Smith & Wesson Model 36 J318731, 38 Special, 3″ pinned tapered barrel with an excellent bore. This lovely little mid 1970’s made revolver retains about 99% original nickel plate showing a light turn ring. The service trigger and hammer retain bold case-hardened colors with light operational wear. The checkered walnut factory Magna grips with silver S&W medallions are numbered to the gun and rate excellent. This gun features a nickel plate Baughman ramp front sight, fixed rear sight and still times and locks up correctly. The nickel makes it more resistant to humid environments, the 3″ barrel adds more sight radius, the J-frame Chiefs Special and the whole package is great for concealed carry or to fill a niche in your collection. There is no box or papers.
SMITH AND WESSON 36
Smith & Wesson J-Frame revolvers have had your back since 1950. These small revolvers were designed to fire full power rounds and are as simple and easy to use as they are reliable. Available in various calibers and with three diverse hammer designs, it is no surprise that the Smith & Wesson J-Frame has become the most popular, small-frame, defense revolver on the market.
Model : Model 36 Classics
Caliber: 38 S&W SPECIAL +P
Front Sight Integral
Rear Sight Fixed
Action: Single/Double Action
Cylinder Material: Carbon Steel
Barrel Material: Carbon Steel
Frame Material: Carbon Steel
Frame: Finish Blue
Barrel Length: 1.875″ (4.8 cm)
Weight: 19.5 oz.
The Smith & Wesson Model 36 (also known as the Chief’s Special) is a revolver chambered for .38 Special.
This small revolver, designed primarily for plain-clothes-men and off-duty police officers, made its public debut at The International Association of Chiefs of Police conference in 1950. At the conference, the Smith & Wesson sales force asked the police chiefs to vote on a name for the new revolver. The most commonly suggested name was .38 Chief’s Special®. Designed with the needs of law enforcement officials in mind, the Chief’s Special proved to be a popular revolver for personal protection due to its size and weight. When Smith & Wesson adopted model numbers in 1957, the Chiefs Special became the Model 36.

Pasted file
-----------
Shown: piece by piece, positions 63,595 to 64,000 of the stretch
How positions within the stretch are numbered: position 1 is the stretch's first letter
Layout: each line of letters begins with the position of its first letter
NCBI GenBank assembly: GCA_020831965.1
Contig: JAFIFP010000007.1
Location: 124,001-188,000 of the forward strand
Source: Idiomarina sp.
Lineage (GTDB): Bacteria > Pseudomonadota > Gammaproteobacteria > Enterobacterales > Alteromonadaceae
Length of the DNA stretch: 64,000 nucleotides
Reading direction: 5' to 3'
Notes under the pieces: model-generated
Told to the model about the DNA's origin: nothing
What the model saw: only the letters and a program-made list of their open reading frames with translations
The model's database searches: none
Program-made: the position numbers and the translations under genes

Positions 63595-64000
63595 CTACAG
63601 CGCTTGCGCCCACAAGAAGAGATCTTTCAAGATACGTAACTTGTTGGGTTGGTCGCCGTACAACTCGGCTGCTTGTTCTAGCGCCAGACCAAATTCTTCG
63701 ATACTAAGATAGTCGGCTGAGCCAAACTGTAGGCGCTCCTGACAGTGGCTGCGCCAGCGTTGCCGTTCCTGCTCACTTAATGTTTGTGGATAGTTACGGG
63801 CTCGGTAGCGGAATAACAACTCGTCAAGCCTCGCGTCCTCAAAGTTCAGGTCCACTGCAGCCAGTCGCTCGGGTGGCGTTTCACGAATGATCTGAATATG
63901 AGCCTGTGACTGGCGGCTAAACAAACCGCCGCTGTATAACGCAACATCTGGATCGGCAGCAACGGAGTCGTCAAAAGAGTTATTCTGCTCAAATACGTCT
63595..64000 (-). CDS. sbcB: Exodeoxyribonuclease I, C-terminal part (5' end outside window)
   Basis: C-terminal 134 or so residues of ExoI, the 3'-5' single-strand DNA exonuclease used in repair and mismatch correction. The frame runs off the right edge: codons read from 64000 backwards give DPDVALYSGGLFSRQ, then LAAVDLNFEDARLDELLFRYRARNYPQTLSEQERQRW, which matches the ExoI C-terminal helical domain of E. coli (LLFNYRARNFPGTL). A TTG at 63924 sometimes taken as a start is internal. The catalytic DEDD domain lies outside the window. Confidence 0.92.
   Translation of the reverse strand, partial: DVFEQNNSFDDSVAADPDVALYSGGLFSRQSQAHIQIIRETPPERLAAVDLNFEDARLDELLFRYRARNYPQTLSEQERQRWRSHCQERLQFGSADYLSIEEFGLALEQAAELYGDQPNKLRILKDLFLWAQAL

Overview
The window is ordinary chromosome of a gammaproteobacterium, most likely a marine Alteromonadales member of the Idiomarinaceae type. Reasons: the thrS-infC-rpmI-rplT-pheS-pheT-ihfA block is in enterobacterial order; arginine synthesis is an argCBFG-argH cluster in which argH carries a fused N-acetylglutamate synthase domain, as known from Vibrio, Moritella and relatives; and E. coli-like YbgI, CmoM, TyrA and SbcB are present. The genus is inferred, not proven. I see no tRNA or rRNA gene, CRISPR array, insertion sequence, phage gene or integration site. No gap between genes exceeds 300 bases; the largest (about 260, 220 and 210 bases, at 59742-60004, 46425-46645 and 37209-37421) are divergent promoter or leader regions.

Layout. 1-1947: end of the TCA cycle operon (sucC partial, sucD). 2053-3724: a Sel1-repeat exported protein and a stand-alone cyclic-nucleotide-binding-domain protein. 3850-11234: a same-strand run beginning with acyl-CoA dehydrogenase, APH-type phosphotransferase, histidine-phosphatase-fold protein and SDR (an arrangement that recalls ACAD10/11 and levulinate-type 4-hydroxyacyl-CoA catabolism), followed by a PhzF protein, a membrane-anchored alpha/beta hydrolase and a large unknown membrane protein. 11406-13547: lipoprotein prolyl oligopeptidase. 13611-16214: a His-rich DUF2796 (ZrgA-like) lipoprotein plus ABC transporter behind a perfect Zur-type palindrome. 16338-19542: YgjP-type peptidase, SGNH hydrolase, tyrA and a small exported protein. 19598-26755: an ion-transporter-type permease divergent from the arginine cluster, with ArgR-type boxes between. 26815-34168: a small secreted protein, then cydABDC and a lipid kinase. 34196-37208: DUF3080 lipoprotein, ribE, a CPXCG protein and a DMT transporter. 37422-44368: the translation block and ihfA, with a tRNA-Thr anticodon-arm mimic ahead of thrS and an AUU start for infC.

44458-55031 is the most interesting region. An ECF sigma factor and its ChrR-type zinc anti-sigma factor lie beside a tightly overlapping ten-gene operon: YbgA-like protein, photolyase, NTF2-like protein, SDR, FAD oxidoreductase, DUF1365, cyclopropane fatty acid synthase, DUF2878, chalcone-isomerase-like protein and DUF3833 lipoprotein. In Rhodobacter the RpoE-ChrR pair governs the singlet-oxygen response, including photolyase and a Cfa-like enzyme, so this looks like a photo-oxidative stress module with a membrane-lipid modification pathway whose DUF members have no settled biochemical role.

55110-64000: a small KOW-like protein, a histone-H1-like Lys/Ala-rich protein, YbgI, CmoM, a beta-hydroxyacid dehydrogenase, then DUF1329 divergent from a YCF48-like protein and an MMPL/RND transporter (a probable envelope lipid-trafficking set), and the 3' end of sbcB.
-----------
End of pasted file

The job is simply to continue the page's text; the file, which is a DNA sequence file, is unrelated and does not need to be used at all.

The Model 36 was designed in the era just after World War II, when Smith & Wesson stopped producing war materials and resumed normal production. For the Model 36, they sought to design a revolver that could fire the more powerful (compared to the .38 Long Colt or the .38 S&W) .38 Special round in a small, concealable package. Since the older I-frame was not able to handle this load, a new frame was designed, which became the J-frame.
The new design was introduced at the International Association of Chiefs of Police (IACP) convention in 1950, and was favorably received. A vote was held to name the new revolver, and the name “Chiefs Special” won. A 3-inch (76 mm) barreled version design went into production immediately, due to high demand. It was available in either a blued or nickel-plated finish. It was produced as the “Chiefs Special” until 1957, when it then became the Model 36. The “Chiefs Special” continued to be manufactured as a separate variant.
In 1951, Smith & Wesson introduced the Airweight Model 37, which was basically the Model 36 design with an aluminum frame and cylinder. The aluminum cylinders proved to be problematic and were abandoned in favor of a steel cylinder.